Javid Brown: The PNP’s Leadership Dilemma


Thursday was a momentous day for many Jamaicans who have any interest in politics, as the Leader of the Opposition Mrs. Portia Simpson-Miller gave an unprecedented interview to Mrs. Emily Shields.  Based on reports, Mrs. Simpson-Miller actually scouted Mrs. Shields for the interview and not the other way around, this in and of itself is unheard of, as giving interviews to the media was something that somewhat seemed beneath our beloved Mama P.  The interview which lasted for over 30 minutes touched on various topics, however the most notable parts were Mrs. Simpson-Millers gross disdain for media interviews during her reign, her parties decision not to take part in the political debates leading up to the General Elections and her future as party leader.

I must state expressly that the interview did more damage to the former Prime Minister than good.  Her answers were not clear and it proves she was really not the leader of the People’s National Party but a mere powerful political tool used to drum up support when necessary; except in the last election as her handlers did too much damage for her to repair in time.  When asked why she did not grant interviews to the media, Mrs. Simpson-Miller responded ‘because I was not asked’, now, unless I am living on another planet, how can I take the leader of the opposition seriously?  Media houses consistently complained about the inaccessibility of the former PM during her years in office, so how could Mrs. Simpson-Miller not have known that the media wanted to speak with her? And even if they did not ask, wouldn’t common sense and strong leadership acumen dictate that updating the country on what’s happen directly was important?  Further, when Mrs. Shields asked why didn’t Mrs. Simpson-Miller take part in the political debates, her response was incredulous, she said ‘I didn’t make that decision, others did’, now, I do not mean to come down hard on Mrs. Simpson-Miller as I truly have respect for her years of service to the country, but, seriously? Is that a serious response coming from a former Prime Minister? I was left so saddened by the interview and saddened because Mrs. Simpson-Miller is proving the naysayers right when they question her aptitude to handle interviews and non-scripted interactions.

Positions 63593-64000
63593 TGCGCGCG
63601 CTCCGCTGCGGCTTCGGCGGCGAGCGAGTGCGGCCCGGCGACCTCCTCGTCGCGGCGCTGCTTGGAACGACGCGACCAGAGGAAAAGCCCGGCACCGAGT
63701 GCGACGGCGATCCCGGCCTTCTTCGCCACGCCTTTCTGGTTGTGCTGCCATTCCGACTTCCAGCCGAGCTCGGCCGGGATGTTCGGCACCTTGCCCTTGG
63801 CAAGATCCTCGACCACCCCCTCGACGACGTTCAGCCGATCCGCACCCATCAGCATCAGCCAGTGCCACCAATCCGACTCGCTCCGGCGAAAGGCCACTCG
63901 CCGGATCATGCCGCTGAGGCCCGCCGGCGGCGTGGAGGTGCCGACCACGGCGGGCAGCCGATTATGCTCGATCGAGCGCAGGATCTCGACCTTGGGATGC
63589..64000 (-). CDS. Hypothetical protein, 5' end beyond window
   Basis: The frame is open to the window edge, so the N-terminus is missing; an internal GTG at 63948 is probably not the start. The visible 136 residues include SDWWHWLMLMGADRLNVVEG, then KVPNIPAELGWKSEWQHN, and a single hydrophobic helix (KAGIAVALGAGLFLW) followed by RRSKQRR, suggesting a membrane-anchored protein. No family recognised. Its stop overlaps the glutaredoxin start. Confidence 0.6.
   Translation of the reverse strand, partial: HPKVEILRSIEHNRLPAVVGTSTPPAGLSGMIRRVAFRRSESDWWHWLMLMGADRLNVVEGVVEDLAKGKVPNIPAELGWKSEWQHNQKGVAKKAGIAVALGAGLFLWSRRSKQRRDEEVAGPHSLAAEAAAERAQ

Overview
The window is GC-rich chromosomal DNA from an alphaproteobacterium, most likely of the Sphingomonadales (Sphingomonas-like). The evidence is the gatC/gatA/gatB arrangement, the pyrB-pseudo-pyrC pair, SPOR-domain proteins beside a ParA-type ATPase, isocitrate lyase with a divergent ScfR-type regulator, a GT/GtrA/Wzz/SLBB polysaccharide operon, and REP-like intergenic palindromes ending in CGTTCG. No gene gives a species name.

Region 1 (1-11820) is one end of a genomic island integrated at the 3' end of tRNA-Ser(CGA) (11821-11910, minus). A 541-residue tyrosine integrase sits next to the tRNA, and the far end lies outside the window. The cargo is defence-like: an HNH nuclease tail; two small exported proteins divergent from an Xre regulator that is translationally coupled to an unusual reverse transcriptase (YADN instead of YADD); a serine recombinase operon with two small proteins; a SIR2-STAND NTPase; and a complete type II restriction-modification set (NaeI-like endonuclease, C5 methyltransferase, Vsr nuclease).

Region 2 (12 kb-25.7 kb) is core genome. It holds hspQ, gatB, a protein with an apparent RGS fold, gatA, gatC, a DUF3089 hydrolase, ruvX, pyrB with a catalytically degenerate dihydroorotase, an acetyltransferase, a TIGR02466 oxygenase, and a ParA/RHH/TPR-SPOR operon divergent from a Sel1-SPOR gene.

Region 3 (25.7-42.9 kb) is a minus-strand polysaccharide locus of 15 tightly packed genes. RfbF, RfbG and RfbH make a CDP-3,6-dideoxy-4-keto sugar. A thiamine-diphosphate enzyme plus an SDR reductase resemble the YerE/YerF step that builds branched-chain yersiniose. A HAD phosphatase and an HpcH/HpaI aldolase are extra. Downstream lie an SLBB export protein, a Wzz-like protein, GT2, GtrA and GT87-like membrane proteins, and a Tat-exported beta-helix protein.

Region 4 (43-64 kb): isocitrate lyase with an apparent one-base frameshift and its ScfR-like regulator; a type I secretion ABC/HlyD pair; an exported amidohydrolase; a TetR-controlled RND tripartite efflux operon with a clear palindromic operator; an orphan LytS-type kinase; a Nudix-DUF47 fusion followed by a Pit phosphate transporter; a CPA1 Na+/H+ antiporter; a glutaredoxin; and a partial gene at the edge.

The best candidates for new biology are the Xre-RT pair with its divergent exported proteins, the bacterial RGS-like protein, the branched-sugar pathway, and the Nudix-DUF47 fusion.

I am surmising that PSM’s renewed attraction to the media may be because she smells the rat as it relates to her tenure as party leader and the imminent challenge she will face. She may be trying to reignite her charm and ‘peopleness’ that once made her unbeatable. The delegates must decide the future of Portia Simpson-Miller, but presently, her stars seems to be fading.  It is a sad day when great leaders do not understand when to bow out gracefully as opposed to sullying their own goodwill single handedly.  Now, with the stage somewhat set for a leadership challenge in the PNP, I see 1 and only 1 possible leader emanating from within the party and that is Julian Robinson.  Mr. Robinson has distinguished himself as a level headed, strategic thinking individual who has handled many situations in the most diplomatic yet straight forward way.  I cannot speak empathetically of his leadership style, however, I think based on what is portrayed he has enormous respect within the party as a young man to really step up to the plate and lead the PNP.  Anyone who is expecting Peter Bunting, Peter Phillips, Lisa Hanna or Philip Paulwell to become leader is in denial as to what is required to be a leader in the modern age.  Peter Phillips does not command a great deal of fondness from the public, his only great contribution that can really be remembered is passing the IMF tests, and no one can take these accomplishments away from him. However, he is not a new politician, therefore, he should have a string of excellent performance results if he wants to be elevated to the ultimate position within the party not simply based on years of service, this nonsensical thinking of being entitled because of many years of service has done the public sector a great deal of injustice and must be stopped, therefore even within the political parties-merit should be the reason for political elevation.  Phillip Paulwell’s performance is dismal, and that’s me being extremely polite. His stewardship over the emergence of the telecom sector in Jamaica is noted; however, personally I cannot view this as any great achievement considering the world was being driven by technology during that period. Therefore, governments in democratic societies where business trade internationally and citizens travel frequently, would be forced to embrace the telecom/internet sector in order to remain relevant and competitive.  His mismanagements however overshadow his gains.  I genuinely like Peter Bunting I just do not see him as the leader of this country. I think he makes a greater contribution in the private sector being the savvy businessman he is.  Lisa Hanna has gotten so much flack for being beautiful, that her beauty is one of her greatest political downfall.  Ms. Hanna was an ok minister; she didn’t stand out or made any great strides singled handedly that can be attributed to her after her tenure in the Ministry of Youth.  Also, the foray in her own constituency brings into question her leadership ability and keeping a unified front.  With this summary, the PNP is in a true bine, as its succession planning seemed to have failed or never existed.  I encourage Mr. Robinson to start hitting the ground, touching base with the delegates and the powerful people within the party, and I encourage the delegates to really look at him as possibly the only person in the party that can, at this time, match up to Andrew Holness.


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